This paper presents a full-duplex radio that does not impose restrictions on antenna separation or positioning, and hence can be
built as a small wearable device. Our design uses two antennas: a
jamming antenna and a receive antenna, placed next to each other.
The jamming antenna transmits a random signal to prevent eavesdroppers from decoding the IMD’s transmissions. However, instead
of relying on a particular positioning to cancel the jamming signal
at the receive antenna, we connect the receive antenna simultaneously to both a transmit and a receive chain. We then make the
transmit chain send an antidote signal that cancels the jamming
signal at the receive antenna’s front end, allowing it to receive the
IMD’s signal and decode it. We show both analytically and empirically that our design delivers its security goals without antenna
separation; hence it can be built as a small wearable radio.
Our design has additional desirable features. Specifically, because the shield can receive while jamming, it can detect adversaries who try to alter the shield’s signal to convey unauthorized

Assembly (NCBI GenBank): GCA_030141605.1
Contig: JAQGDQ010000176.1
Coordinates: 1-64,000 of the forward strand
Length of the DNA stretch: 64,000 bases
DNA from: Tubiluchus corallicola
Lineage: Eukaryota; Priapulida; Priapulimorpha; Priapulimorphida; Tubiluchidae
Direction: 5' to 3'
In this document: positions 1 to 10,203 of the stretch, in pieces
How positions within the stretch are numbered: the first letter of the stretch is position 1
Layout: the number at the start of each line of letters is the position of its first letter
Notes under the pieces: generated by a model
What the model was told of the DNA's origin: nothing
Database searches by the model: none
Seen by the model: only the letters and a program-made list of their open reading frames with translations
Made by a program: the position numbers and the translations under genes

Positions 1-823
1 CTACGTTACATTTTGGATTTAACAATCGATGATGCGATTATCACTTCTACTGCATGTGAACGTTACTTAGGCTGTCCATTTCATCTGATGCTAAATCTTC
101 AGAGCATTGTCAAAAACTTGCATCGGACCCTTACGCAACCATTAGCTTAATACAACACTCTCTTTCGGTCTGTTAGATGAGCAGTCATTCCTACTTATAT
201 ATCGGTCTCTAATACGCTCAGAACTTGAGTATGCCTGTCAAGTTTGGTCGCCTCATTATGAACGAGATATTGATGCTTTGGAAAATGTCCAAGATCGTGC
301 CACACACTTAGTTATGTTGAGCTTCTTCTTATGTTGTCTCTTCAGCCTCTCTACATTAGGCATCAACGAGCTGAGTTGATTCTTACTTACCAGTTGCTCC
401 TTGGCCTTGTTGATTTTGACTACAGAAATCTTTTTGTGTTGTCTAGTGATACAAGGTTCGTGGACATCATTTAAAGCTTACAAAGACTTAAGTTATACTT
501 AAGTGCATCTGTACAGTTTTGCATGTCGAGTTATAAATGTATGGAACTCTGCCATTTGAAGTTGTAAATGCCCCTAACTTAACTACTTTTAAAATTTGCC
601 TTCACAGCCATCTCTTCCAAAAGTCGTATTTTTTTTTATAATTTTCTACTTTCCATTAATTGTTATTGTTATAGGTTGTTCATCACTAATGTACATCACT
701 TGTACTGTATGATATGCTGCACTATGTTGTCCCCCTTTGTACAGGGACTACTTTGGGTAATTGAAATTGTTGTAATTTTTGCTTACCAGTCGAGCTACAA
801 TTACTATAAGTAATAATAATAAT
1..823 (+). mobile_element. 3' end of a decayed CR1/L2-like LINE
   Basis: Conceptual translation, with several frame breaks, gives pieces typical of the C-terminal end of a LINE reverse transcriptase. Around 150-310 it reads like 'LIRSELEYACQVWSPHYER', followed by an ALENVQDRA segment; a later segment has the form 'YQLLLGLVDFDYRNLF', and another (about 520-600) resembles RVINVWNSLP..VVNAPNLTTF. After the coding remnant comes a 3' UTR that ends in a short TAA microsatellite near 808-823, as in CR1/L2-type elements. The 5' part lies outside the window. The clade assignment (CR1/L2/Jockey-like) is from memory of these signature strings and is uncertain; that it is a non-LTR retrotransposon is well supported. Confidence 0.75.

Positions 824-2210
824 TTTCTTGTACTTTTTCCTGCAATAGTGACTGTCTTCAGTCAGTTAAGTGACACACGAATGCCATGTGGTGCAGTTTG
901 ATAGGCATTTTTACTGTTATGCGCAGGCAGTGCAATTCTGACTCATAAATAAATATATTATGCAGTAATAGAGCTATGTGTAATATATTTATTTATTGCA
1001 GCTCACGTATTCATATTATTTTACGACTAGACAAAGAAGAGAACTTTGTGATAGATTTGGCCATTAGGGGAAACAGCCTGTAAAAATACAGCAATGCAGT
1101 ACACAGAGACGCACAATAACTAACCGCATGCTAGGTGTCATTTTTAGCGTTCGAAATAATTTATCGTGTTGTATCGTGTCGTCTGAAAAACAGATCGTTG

messages to the IMD. It can also ensure that it stops jamming the
medium when an adversarial signal ends, allowing legitimate devices to communicate.
We have implemented a prototype of our design on USRP2 software radios [9]. We use 400 MHz daughterboards for compatibility with the 402–405 MHz Medical Implant Communication Services (MICS) band used by IMDs [13]. We evaluate our prototype
shield against two modern IMDs, namely the Medtronic Virtuoso
implantable cardiac defibrillator (ICD) [37] and the Concerto car-
diac resynchronization therapy device (CRT) [36]. Our evaluation
reveals the following:
• When the shield is present, it jams the IMD’s messages, causing
even nearby (20 cm away) eavesdroppers to experience a bit error
rate of nearly 50%, which is no better than a random guess.
• When the shield jams the IMD’s packets, it can still reliably decode them (the packet loss rate is 0.2%, which is negligible). We
conclude that the shield and the IMD share an information channel that is inaccessible to other parties.